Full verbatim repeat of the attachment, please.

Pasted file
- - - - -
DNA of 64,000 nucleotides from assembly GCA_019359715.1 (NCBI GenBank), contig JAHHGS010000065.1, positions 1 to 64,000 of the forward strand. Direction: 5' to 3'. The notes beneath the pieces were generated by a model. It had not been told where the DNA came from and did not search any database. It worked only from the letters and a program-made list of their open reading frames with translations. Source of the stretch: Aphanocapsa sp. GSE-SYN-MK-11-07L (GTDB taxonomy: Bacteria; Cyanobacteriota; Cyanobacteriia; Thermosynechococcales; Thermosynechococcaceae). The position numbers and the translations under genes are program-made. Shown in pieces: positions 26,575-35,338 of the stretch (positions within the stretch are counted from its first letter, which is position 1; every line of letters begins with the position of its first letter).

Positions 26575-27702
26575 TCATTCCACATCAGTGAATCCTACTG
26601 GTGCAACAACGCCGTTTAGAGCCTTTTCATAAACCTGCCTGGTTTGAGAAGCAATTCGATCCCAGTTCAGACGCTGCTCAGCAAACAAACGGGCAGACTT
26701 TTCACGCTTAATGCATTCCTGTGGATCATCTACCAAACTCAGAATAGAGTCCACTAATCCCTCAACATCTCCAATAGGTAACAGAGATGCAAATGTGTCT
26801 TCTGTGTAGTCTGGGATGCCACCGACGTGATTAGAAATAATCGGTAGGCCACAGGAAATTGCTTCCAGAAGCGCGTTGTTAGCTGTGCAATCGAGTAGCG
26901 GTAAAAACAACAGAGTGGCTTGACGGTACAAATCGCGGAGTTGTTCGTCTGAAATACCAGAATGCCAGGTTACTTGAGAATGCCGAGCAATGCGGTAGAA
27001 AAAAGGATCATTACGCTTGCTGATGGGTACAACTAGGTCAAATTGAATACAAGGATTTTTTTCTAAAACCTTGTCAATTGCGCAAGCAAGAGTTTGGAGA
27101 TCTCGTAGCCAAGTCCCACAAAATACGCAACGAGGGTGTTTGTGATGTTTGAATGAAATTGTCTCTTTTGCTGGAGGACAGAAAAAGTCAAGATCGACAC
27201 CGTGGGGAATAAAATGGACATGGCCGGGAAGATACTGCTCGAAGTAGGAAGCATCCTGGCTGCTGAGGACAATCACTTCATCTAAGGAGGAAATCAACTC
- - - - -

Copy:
DNA of 64,000 nucleotides from assembly GCA_019359715.1 (NCBI GenBank), contig JAHHGS010000065.1, positions 1 to 64,000 of the forward strand. Direction: 5' to 3'. The notes beneath the pieces were generated by a model. It had not been told where the DNA came from and did not search any database. It worked only from the letters and a program-made list of their open reading frames with translations. Source of the stretch: Aphanocapsa sp. GSE-SYN-MK-11-07L (GTDB taxonomy: Bacteria; Cyanobacteriota; Cyanobacteriia; Thermosynechococcales; Thermosynechococcaceae). The position numbers and the translations under genes are program-made. Shown in pieces: positions 26,575-35,338 of the stretch (positions within the stretch are counted from its first letter, which is position 1; every line of letters begins with the position of its first letter).

Positions 26575-27702
26575 TCATTCCACATCAGTGAATCCTACTG
26601 GTGCAACAACGCCGTTTAGAGCCTTTTCATAAACCTGCCTGGTTTGAGAAGCAATTCGATCCCAGTTCAGACGCTGCTCAGCAAACAAACGGGCAGACTT
26701 TTCACGCTTAATGCATTCCTGTGGATCATCTACCAAACTCAGAATAGAGTCCACTAATCCCTCAACATCTCCAATAGGTAACAGAGATGCAAATGTGTCT
26801 TCTGTGTAGTCTGGGATGCCACCGACGTGATTAGAAATAATCGGTAGGCCACAGGAAATTGCTTCCAGAAGCGCGTTGTTAGCTGTGCAATCGAGTAGCG
26901 GTAAAAACAACAGAGTGGCTTGACGGTACAAATCGCGGAGTTGTTCGTCTGAAATACCAGAATGCCAGGTTACTTGAGAATGCCGAGCAATGCGGTAGAA
27001 AAAAGGATCATTACGCTTGCTGATGGGTACAACTAGGTCAAATTGAATACAAGGATTTTTTTCTAAAACCTTGTCAATTGCGCAAGCAAGAGTTTGGAGA
27101 TCTCGTAGCCAAGTCCCACAAAATACGCAACGAGGGTGTTTGTGATGTTTGAATGAAATTGTCTCTTTTGCTGGAGGACAGAAAAAGTCAAGATCGACAC
27201 CGTGGGGAATAAAATGGACATGGCCGGGAAGATACTGCTCGAAGTAGGAAGCATCCTGGCTGCTGAGGACAATCACTTCATCTAAGGAGGAAATCAACTC